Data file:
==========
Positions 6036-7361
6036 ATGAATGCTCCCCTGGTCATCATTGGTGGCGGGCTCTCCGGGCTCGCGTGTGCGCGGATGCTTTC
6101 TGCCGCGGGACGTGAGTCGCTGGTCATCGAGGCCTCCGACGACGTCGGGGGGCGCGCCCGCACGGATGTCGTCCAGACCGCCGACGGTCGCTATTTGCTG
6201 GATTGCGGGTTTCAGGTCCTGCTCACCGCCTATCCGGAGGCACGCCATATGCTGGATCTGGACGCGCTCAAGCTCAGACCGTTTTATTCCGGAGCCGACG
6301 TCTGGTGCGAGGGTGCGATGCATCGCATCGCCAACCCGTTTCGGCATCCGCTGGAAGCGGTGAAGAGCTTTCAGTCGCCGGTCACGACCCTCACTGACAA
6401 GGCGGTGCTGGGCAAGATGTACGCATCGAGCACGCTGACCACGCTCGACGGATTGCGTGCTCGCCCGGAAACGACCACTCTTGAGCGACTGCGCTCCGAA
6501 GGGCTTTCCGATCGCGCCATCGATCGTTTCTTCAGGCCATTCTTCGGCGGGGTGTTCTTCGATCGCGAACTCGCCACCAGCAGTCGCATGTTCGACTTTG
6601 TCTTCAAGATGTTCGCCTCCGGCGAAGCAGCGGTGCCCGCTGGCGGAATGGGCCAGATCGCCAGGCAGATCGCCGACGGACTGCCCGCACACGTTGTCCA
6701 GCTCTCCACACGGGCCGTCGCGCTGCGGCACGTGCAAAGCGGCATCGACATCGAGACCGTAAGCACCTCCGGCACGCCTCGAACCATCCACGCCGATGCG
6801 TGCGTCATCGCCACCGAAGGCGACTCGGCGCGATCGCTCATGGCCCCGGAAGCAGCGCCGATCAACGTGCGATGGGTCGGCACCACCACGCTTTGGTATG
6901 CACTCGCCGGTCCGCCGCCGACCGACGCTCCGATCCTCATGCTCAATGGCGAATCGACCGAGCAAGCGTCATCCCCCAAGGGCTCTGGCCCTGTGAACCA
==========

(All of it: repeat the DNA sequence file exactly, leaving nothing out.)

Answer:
Positions 6036-7361
6036 ATGAATGCTCCCCTGGTCATCATTGGTGGCGGGCTCTCCGGGCTCGCGTGTGCGCGGATGCTTTC
6101 TGCCGCGGGACGTGAGTCGCTGGTCATCGAGGCCTCCGACGACGTCGGGGGGCGCGCCCGCACGGATGTCGTCCAGACCGCCGACGGTCGCTATTTGCTG
6201 GATTGCGGGTTTCAGGTCCTGCTCACCGCCTATCCGGAGGCACGCCATATGCTGGATCTGGACGCGCTCAAGCTCAGACCGTTTTATTCCGGAGCCGACG
6301 TCTGGTGCGAGGGTGCGATGCATCGCATCGCCAACCCGTTTCGGCATCCGCTGGAAGCGGTGAAGAGCTTTCAGTCGCCGGTCACGACCCTCACTGACAA
6401 GGCGGTGCTGGGCAAGATGTACGCATCGAGCACGCTGACCACGCTCGACGGATTGCGTGCTCGCCCGGAAACGACCACTCTTGAGCGACTGCGCTCCGAA
6501 GGGCTTTCCGATCGCGCCATCGATCGTTTCTTCAGGCCATTCTTCGGCGGGGTGTTCTTCGATCGCGAACTCGCCACCAGCAGTCGCATGTTCGACTTTG
6601 TCTTCAAGATGTTCGCCTCCGGCGAAGCAGCGGTGCCCGCTGGCGGAATGGGCCAGATCGCCAGGCAGATCGCCGACGGACTGCCCGCACACGTTGTCCA
6701 GCTCTCCACACGGGCCGTCGCGCTGCGGCACGTGCAAAGCGGCATCGACATCGAGACCGTAAGCACCTCCGGCACGCCTCGAACCATCCACGCCGATGCG
6801 TGCGTCATCGCCACCGAAGGCGACTCGGCGCGATCGCTCATGGCCCCGGAAGCAGCGCCGATCAACGTGCGATGGGTCGGCACCACCACGCTTTGGTATG
6901 CACTCGCCGGTCCGCCGCCGACCGACGCTCCGATCCTCATGCTCAATGGCGAATCGACCGAGCAAGCGTCATCCCCCAAGGGCTCTGGCCCTGTGAACCA